“No one has a clear notion right now, but I am seeing a clear line between the two types of responses – one where the leaders are accepting it as a massive challenge and they are looking for opportunities and talking about wellness, safety, security, family and engagement with their employees.
“Whereas on the other hand, we have leaders who are saying, ‘this will end in a couple of weeks’ giving false hopes to their employees and not working on strategies and opportunities during this disruption,” Dupuis says.
Predicting the near future Dupuis says, “I personally would lead with a cloudy scenario, that is, we need to face some months with unpredictability and instability. I am not the person who thinks about EBITA (earnings before interest, taxes and amortisation)-profit every day. We need to let people go from organisations. I am a big believer in being respectful and being humane through this very difficult process. We need to take these decisions swiftly but in a warm way to save the integrity of the person.”
Giving Back to Society
His narration of his experience as chairman of a Canadabased NPO called HOPE, which helps the neglected become self-reliant, is an inspiration for other leaders for doing good and giving back to society. In the early 2000s, Dupuis had been into the deep jungles of Cambodia, along with the chairman of HOPE to teach poor people how to use water and how to plow, among other things.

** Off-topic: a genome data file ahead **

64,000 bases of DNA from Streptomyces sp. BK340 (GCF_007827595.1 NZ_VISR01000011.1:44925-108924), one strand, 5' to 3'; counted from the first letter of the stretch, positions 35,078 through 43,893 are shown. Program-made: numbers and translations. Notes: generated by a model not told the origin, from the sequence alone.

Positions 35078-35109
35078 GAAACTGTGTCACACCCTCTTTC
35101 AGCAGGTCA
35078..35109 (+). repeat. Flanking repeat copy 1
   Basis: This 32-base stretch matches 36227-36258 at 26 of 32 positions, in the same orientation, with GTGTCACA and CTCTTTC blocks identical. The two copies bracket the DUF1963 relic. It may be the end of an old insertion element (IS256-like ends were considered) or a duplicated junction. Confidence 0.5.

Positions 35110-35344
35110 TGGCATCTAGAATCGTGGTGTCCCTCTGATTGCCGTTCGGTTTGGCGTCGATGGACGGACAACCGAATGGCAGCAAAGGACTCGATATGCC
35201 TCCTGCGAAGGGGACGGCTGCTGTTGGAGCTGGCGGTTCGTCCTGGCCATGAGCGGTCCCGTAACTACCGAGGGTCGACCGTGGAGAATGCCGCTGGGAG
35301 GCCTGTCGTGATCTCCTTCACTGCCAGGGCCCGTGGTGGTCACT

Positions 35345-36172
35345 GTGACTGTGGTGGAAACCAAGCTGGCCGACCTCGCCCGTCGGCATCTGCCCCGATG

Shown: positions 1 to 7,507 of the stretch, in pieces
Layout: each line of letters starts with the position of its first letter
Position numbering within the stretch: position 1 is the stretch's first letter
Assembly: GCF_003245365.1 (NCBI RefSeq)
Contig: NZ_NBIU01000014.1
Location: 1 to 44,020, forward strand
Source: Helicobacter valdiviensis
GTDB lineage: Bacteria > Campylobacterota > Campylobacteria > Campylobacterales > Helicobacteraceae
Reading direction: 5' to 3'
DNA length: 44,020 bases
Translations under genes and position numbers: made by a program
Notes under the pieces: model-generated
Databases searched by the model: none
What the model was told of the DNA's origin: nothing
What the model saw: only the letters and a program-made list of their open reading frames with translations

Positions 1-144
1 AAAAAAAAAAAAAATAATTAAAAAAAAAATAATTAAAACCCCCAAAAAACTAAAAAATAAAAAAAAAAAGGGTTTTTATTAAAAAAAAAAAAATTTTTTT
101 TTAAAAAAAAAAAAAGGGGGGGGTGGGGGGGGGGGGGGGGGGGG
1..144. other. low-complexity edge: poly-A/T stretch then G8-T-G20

“I am a big fan of any community that is trying to be together to raise the quality of life,” he tells BW Businessworld. While moving to India he had to sacrifice a passion for playing ice hockey, but feels that it was worth it.
“Ice hockey for many Canadians is more like a religion,” he says enthusiastically. “It is in my mind also a temple. Sports are where we learn the meaning of right and wrong. There is so much unpredictability in ice hockey. I believe sports build community and community build hope and lives,” says Dupuis.
Makes Him Smile
All of us have our special moments that make us smile. For Dupuis those moments are mostly the simple joys of life. “I am an optimist who wakes up every morning with a smile. I love hearing the sound of birds chirping, coffee, and a newspaper sitting in the balcony, sitting on a sofa, making Zoom calls to friends and family. The moments of just being together and being around nature are really special,” says he. His advice to students who are still in college is that they should build on their values. “The world is going to continue to change; build on your values, especially agility. Step out of your comfort zone and put yourself in unpredicted situations,” he says.
His concludes on a note of hope. “Embrace yourself, surround yourself with good people,” says Dupuis, adding, “and stay hopeful – this crisis will be over soon.”
This article was first published in the print issue of (26 July - 08 August 2020) BW Businessworld. Click Here to Subscribe to BW Businessworld magazine.